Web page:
Samuelson: Anyone involved in the food chain from `dirt-to-plate' has a responsibility to help people understand, whether it's through mass media or one-on-one in coffee hour at church. I would like to see agrimarketers spend some advertising money to help listeners understand why the agriculture community is important, and why it needs consideration and political support. All of us need to constantly sell the industry, not just products. To continue to communicate with urban listeners on behalf of agriculture, we need to put dollars on the bottom line or management may decide there are more lucrative ways to program our agribusiness time. If that ever happens, farmers and all of agribusiness will lose a strong voice in urban markets.

Slusarczyk: Agrimarketers should explain agricultural issues that concern urban audiences in their radio ads. Archer Daniels Midland does a good job of this. Other associations and commodity groups also have a role such as NCGA, Pork Producers, Wheat Growers and Soybean Growers. The National Ad Council also should play a part in developing communication between farm and urban audiences.

Tremble: Agrimarketers need to know what kind of concerns are facing the ag industry, what kind of concerns are facing the urban population and find a common ground between the two. Agrimarketing is not just about selling your clients' product, it is about selling an idea.

The broadcaster also has a role to not only communicate with listeners, but also with agrimarketers. They need to inform the agrimarketer of current events, current contacts, and current interests of those in the industry. Then, it is the agrimarketer's job to pull this information together and draw the `lines' that connect rural and urban audiences.

Young: Educate. Educate. Educate. Anyone who has an interest--financial or otherwise--in the production of food and fiber has a role.

RELATED ARTICLE: Perceptions of Rural America.

The W.K. Kellogg Foundation, Battle Creek, Mich., released a study on the perceptions of rural America and public policy entitled, Perceptions of Rural America: Congressional Perspectives. Interviews with members of Congress found that legislators view rural America as an incubator of traditional values but believe the absence of a strong national voice is an obstacle in drafting rural policy.

Greenberg Quinlan Rosner Research, Inc., a Democratic research firm, and Greener and Hook, a Republican consulting firm, conducted the interviews. The bi-partisan research included 26 members of Congress, including 16 Democratic House members and senators and 10 Republican House members and senators.

"Elected officials share the view that there is something unique and particular about rural America that deserves attention, protection, and support," said Anna Greenberg, vice president of Greenberg Quinlan Rosner Research, Inc. "But legislators express some pessimism about rural America. They are disturbed about the death of the family farm and the effect that consolidation has on ordinary farmers as well as the persistent poverty in rural communities and the difficulty of bringing economic opportunities to rural communities."

Policy makers interviewed identified that job loss and the overall lack of economic opportunities are the two greatest challenges facing rural America. A list of rural issues includes increasing resources to family farmers rectifying the inequities in the farm bill, expanding access to broadband, improving the rural healthcare system, generating incentives for industry to locate in rural communities, and preserving the rural environment.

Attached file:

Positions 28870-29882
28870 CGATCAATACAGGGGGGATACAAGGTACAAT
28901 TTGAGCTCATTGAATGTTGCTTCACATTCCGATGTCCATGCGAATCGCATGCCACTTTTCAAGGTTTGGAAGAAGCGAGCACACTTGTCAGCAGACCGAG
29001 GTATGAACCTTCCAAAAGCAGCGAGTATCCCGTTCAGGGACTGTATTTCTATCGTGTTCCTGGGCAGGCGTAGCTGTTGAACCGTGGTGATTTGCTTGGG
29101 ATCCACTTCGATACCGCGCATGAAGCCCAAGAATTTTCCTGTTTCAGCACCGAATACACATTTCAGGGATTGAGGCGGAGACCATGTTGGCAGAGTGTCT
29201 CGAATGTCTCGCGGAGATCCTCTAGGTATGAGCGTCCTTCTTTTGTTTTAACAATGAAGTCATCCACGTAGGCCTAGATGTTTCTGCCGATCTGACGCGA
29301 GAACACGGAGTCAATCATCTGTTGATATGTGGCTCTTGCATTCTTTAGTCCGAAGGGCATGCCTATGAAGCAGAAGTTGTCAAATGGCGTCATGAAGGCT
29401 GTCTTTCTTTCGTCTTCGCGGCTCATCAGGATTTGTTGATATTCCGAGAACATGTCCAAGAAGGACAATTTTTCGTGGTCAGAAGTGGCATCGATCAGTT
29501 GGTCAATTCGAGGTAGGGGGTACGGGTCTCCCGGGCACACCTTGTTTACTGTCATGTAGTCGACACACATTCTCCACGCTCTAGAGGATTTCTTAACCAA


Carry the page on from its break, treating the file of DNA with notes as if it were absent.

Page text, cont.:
"We found that one barrier to effective policy making ... is the well-organized interests that exert a profound effect over rural policy making--particularly on the farm bill--that are not always beneficial to the small farmer and the rural economy as a whole," said Bill Greener of Greener and Hook. "The study also found that legislators feel hostage to a system that is captive to multiple interests and programs like Food Stamps that are impossible to vote against."

"These interviews with members of Congress give us an important snapshot about how federal policy makers view rural America," said Rick Foster, vice president for programs, W.K. Kellogg Foundation. "This is the second report we have released in a series of surveys about how rural America is perceived. In the next year we hope to also complete a national public opinion survey, regional focus groups, and a content analysis of media coverage of rural America."

The first report was released last December and was based on in-depth interviews with 242 residents of rural, suburban, and urban America. It found that perceptions of rural America are centered on a series of contradictions:

* Rural life is more relaxed and slower than city life, but harder and more grueling;

* Rural life is friendly, but intolerant of outsiders and difference;

* Rural life is richer in community life, but epitomized by individuals struggling independently to make ends meet.
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Comment:Straddling the great divide: farm broadcasters work to overcome the rural/urban gap. (Farm Broadcast Update).
Author:Reddick, Bekah
Publication:Agri Marketing
Geographic Code:1USA
Date:Jun 1, 2002
Words:2648
Previous Article:Finding future common ground: agrimarketers can foster rural/urban relationship. (Ag Earth Stewards).
Next Article:Objectivity in the biotech debate. (Farm Broadcast Update).